Nanny Dispute – A Single Dad Nanny Romance Read Online Shandi Boyes

Categories Genre: Alpha Male, Suspense Tags Authors:

Total pages in book: 86
Estimated words: 81150 (not accurate)
Estimated Reading Time in minutes: 406(@200wpm)___ 325(@250wpm)___ 271(@300wpm)

With an illustrious career and more ‘cool creds’ than he’ll ever need, Brodie Davis, seems to have the world at his feet.

The sexy yet moody federal agent could secure the attention of any woman when he enters a room, but he only has eyes for one.

His almost six-year-old daughter, Lucy.

She’s the apple of his eye.

His reason to breathe.

And his recently recruited nanny’s biggest ally.


After a taxing few years, convincing an age-discriminating single father to hire a ‘less experienced’ nanny should be a walk in the park for Henley.

She’s stubborn, beautiful, and harboring more secrets than a lack of nannying credentials.

But since she is running from the past, she’s forgotten that the biggest dangers only ever present when unexpected feelings develop.


Nanny Dispute is a brand-new standalone age-gap romantic suspense by bestselling author Shandi Boyes. It can be read as a standalone.

*************FULL BOOK START HERE*************



“Desk duty.”

As I thump the steering wheel of my truck with my fist, Lucy’s glistening eyes lift to mine. I grin at her before making out my angry bump is merely me grooving along to the latest pop group coming out of Ravenshoe.

My last assignment before eighteen months of rehab after being injured on the job gifted me more “cool creds” with my daughter than I am used to. It gave me direct access to the number one band in the country and saw Lucy looking at me with more value than most single fathers get.

When Lucy’s attention returns to the Spotify app on my phone, I direct my focus back to Thane, my once brother-in-law and now regular sounding board. “Sixteen years I’ve given them, and they put me on f’ing desk duty. The movement of my arm is back to full capacity. There’s not even a twinge of pain when I rotate it.”

I grind through my lie while circling my left shoulder to back up my claim like Thane isn’t on speakerphone. I got shot in the line of duty. My torso absorbed and disregarded the bullets like a pro, but an intern’s bad patch-up of the exit wounds has been the biggest obstacle to my recovery.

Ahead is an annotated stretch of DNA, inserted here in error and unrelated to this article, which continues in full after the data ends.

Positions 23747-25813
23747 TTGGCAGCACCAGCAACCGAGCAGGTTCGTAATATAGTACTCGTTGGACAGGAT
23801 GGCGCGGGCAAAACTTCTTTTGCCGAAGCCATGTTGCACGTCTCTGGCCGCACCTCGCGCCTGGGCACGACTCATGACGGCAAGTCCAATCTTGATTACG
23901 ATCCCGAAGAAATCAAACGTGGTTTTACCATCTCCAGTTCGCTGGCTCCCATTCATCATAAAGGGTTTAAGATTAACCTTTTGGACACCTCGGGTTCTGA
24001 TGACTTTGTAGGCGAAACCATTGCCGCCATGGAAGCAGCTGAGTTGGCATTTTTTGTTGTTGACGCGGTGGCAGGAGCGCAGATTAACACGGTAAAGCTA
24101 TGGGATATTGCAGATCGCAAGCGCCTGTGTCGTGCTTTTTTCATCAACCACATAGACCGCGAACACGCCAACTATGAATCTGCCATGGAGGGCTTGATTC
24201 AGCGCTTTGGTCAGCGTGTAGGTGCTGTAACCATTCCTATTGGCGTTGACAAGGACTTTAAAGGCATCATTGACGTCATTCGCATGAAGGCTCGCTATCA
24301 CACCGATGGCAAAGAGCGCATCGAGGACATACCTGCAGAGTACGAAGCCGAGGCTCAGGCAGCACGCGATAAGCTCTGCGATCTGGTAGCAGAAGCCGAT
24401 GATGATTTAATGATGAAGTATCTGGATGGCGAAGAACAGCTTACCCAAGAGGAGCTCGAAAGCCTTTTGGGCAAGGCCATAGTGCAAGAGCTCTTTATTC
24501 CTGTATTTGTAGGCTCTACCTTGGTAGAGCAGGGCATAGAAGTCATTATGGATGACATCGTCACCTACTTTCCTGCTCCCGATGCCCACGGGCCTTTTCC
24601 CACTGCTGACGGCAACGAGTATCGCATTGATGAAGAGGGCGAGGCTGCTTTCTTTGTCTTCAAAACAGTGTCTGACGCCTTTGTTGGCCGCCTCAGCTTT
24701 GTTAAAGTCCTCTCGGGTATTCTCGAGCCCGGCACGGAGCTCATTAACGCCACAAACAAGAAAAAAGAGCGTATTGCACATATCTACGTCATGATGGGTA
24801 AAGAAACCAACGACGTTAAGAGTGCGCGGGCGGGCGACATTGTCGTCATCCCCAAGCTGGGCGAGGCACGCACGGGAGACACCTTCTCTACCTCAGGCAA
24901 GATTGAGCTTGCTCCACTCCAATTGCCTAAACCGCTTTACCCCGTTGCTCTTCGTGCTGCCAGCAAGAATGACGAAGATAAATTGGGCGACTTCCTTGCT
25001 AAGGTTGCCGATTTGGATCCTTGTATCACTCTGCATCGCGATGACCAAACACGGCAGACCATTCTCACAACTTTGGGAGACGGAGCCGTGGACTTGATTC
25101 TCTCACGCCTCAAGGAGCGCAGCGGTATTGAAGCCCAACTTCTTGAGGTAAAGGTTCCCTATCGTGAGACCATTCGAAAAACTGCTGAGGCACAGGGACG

Occasionally, I still get stuck removing my undershirt, and although rehab has drastically improved the range of movement in my upper body, I face issues any time I lift my left arm above my head.

I didn’t tell the director that, yet I’m still scheduled for desk duty three weeks from Monday.

“I told you, man, all the money is in the private security sector now anyway.” I pfft at Thane when he says, “I’m sure Million-Dollar Marcus would give you a position quicker than a backhanded clit slap.”

I glare at the dashboard of my truck when Lucy asks, “What’s a clit slap?”

With his maturity as low as his IQ, Thane starts to explain, “A clit slap is when Uncle Thane’s girlfriends don’t—”

“Is the name of Uncle Thane’s new cat,” I interrupt before he can scar my daughter more than losing her mother when she was only six months old.

For the first time in months, the shimmer in Lucy’s eyes is from something more than sadness. “You got a cat?” She bounds out of her seat to get up close and personal with the speaker booming out her favorite uncle’s voice. Their bond makes me feel like shit that I tried to block Caroline’s family from having direct access to Lucy five years ago, but I was grieving and not in the right headspace to realize she is as much theirs as she is mine.

We all make mistakes.

Lucy takes Thane’s wheezy laugh as confirmation he got a new pet. Thane is my late wife’s youngest brother. He is twenty-five, lives the life of a bachelor even while shacked up at his parents’ mega mansion, and is clueless on how an almost six-year-old’s brain works.

He often puts me in a pickle.

Today isn’t any different.

“Can we come pet it?” Lucy’s eyes are on me, pleading and begging. “Please, Daddy. I want to see Uncle Thane’s cat. I bet he’s pretty and furry, and his breath smells like tuna! The last time I saw a cat was when Ms. Fiona brought hers for a visit. It didn’t like me. It scratched my arm.” After lifting the sleeve of her long-sleeved shirt to display the imaginary scratches, her nose screws up in disgust. “And it pooped in the garden. Well, not in the garden. On the footpath. You trod on it and walked poop throughout the house, and Ms. Fiona wouldn’t clean it up. She said if you’d looked where you were walking, you would have seen the poop.” With a sigh, she folds her arms over her chest and huffs. “She was bossy and mean and—”

“The reason we’re getting a new nanny.” My comment sours her mood in an instant.

We got lucky in the four years following the death of my wife, but with Ms. Mitchell moving to West Virginia to assist in the raising of her grandbabies, we’ve gone through more nanny placements than I have occupational therapists in the past six months.

I’d like to blame the “intolerable working conditions” on Lucy, but that would be as blatantly dishonest as saying my shoulder no longer hurts.

I’m not the most tolerable person in the world in general, but when I’m being weaned off the pain medication responsible for my ability to dress without sobbing like a baby and forced to face the possibility of a desk job for the remainder of my career, “intolerable ass” is a deserving title.

Ms. Mitchell didn’t put up with my crap. She was stern and raised Lucy with values Caroline would be pleased about. We’ve been lost without her, and as much as the nanny placement officer assures us she can be replaced, she will forever be irreplaceable to Lucy because she doesn’t want a nanny.